ylvester Stallone's new movie, D-Tox is a
combination Ten Little Indians and a Slasher movie. A Ten Little Indians movie
shares a lot of the conventions of a Last Stand In a Haunted House film, but
with one major difference: the "thing" that is killing the trapped
characters is very much human. D-Tox has not been released theatrically
in the States as of this review, so I am going under the assumption that this
latest Stallone film has fallen into Direct-to-Video hell.
D-Tox stars former muscleman Sylvester Stallone as
Malloy, a FBI agent who is hunting a serial killer preying on cops. When the
killer decides to make the hunt personal and murders Malloy's fiancée (Dina
Meyer), Malloy's life crumbles, and he falls into the bottle. After a failed
suicide attempt, Malloy's partner, Chuck (Charles Dutton) packs up their things
and takes Malloy to a d-tox center in the middle of nowhere in Wyoming. The
center is run by Mitchell (Kris Kristofferson), an ex-cop who has set up the
d-tox center to help clean up other burnt out cops. No sooner than Malloy
arrives at the d-tox center does it becomes clear not everyone there is who they
say they are, and in fact the serial killer who had killed Malloy's fiancée has
followed him to the d-tox center to finish the job...
There are a lot of inherent problems with D-Tox, one
of which involves the d-tox center itself. We are asked to believe that ex-cop
Mitchell is rich enough to purchase what used to be a government missile silo
and turn it into a hospital for paranoid cops. Even if I could accept the belief
that Mitchell had that much money on hand, I can't help but wonder how he could
afford to keep the silo/d-tox center open with just 10 cops as patients per
year? What are these cops paying him, $50,000 a head? And if the cops themselves
aren't paying, who is? Would a police department spend all that money just to
help one cop out of thousands clear his head? I doubt it.
The above problem aside, D-Tox is a highly
predictable and generic film. One of the movie's biggest faults is the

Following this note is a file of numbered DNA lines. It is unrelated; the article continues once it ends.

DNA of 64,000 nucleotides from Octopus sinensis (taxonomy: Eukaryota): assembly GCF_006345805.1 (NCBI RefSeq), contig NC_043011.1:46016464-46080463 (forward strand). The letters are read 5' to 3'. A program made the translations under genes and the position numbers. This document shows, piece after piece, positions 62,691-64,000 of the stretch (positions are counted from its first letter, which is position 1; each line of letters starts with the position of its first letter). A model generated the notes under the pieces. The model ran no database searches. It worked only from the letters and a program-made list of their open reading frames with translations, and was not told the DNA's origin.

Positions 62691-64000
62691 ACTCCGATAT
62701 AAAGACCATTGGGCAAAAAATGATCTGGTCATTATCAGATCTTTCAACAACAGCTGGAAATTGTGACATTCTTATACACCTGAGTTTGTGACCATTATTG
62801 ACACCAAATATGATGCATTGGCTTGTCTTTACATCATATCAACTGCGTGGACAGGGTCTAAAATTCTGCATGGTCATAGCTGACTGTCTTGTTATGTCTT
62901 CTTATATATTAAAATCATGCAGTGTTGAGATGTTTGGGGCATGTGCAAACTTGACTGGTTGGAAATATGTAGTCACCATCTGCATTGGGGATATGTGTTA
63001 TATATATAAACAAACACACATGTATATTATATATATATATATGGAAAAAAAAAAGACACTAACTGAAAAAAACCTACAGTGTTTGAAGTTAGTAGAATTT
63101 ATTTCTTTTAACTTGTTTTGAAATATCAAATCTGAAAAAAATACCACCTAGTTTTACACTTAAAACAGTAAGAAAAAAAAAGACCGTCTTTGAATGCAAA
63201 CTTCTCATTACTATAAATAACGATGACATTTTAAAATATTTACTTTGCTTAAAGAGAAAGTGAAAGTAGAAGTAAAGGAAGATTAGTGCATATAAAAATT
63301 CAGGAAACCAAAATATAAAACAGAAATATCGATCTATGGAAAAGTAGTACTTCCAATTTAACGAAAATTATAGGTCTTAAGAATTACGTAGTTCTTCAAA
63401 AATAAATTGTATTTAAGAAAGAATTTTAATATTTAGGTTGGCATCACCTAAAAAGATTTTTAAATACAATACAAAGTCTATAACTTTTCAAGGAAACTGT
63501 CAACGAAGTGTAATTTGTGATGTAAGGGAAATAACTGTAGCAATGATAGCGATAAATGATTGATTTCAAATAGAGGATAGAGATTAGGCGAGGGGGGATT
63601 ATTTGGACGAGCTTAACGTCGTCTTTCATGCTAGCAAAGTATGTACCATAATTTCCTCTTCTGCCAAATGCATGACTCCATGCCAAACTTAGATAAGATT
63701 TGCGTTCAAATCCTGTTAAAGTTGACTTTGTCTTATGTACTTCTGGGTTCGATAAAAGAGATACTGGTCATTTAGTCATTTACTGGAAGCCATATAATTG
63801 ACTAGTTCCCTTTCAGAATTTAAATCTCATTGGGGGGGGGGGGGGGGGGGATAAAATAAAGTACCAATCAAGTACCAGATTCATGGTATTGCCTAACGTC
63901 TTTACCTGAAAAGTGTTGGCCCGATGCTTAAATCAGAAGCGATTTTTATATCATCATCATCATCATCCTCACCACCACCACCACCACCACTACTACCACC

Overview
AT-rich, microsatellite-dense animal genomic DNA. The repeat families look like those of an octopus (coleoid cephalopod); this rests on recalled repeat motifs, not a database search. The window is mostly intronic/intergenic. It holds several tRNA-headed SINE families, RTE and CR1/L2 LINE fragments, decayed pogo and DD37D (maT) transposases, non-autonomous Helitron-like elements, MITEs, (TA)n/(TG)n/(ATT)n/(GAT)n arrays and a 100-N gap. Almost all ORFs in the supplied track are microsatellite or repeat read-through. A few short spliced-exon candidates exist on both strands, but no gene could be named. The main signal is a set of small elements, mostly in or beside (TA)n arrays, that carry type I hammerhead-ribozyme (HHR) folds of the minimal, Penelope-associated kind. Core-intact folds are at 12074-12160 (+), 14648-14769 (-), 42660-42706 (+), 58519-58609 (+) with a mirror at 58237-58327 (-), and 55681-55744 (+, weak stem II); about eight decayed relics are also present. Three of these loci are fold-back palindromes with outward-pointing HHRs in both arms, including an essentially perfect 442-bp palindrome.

motivation for the killer. Early on, the killer tells Malloy that he's killing
cops because Malloy ruined his (the killer's) killing spree of prostitutes 4 years earlier. Why
in the world was he killing prostitutes 4 years ago in the first place? And why
doesn't he just go back to killing prostitutes instead of killing cops? There is
very little motivation for why the killer does what he does, and the killer
himself, once revealed, proves to be incredibly annoying. And not annoying in
the he-might-get-you way, but in the God-will-he-just-shut-up-already variety.
Without a properly written bad guy, the good guy's crusade has no resonance.
Of course, once the killer murders Malloy's wife, Malloy now has a personal
vendetta -- but why in the world did the killer continue to follow Malloy to the
d-tox center? Just to torment him?
Then there are the cops at the d-tox center. There's a
loudmouth SWAT cop, a paranoid undercover Narc, and Slater (Christopher
Fulford), some kind of cop from overseas. As expected, no one gets a lot of
attention or development besides the cursory "surface" personalities,
so once the cops start getting bumped off, it's quite difficult to even keep
their names in order. What passes for dialogue between the patients involves
them verbally abusing and trying to psyche each other out only to have the
hospital staff interject with a, "That's enough!" to break up the love
fest. This happened about a half dozen times throughout the movie. Needless to
say, it's obvious whom the movie must kill off. Bye bye, SWAT boy.
As is the case with all Slasher movies, the killer in D-Tox
possesses superhuman speed. The man can move at the speed of light, or at least
it seems so. The movie
also racks up an astounding bodycount, but unfortunately not a single one of
them matters because the people biting the bullet are cardboard cutouts.
Another staple of Slasher movies is idiotic character decisions, and our rough
and tumble cops, as well as the hospital staff, are all determined to split up
at the first possible chance. This, mind you, with a killer stalking them
through the hospital's small and darkly lit corridors. The most eye-rolling
example of this stupidity is towards the end, when Polly Walker, playing
Stallone's obligatory love interest Jenny, wanders to "find him". Of
course we know the real reason why the filmmakers had her going out
there: it's so Stallone can save her from suffering the same fate as his fiancée, thus allowing our hero to
redeem himself. Humbug.
D-Tox is, at best, an average Slasher film. Stallone
does a good job in his role as the down-and-out cop, and he is actually the
movie's only bright spot. Stallone doesn't do a lot of heavy lifting here, but
he does show off good thespian skills. If there is one other positive, it's that
it's quite difficult to figure out who the killer is, since the movie goes
beyond the call of duty to make everyone a potential suspect.
Unfortunately the film has zero scares, very little
tension, and very weak kill scenes. And as everyone knows, uncreative kill
scenes are the kiss of death for any Slasher movie. If you're not going to make
the movie original or exciting, at least put some effort into the blood and guts
to entertain us for a while.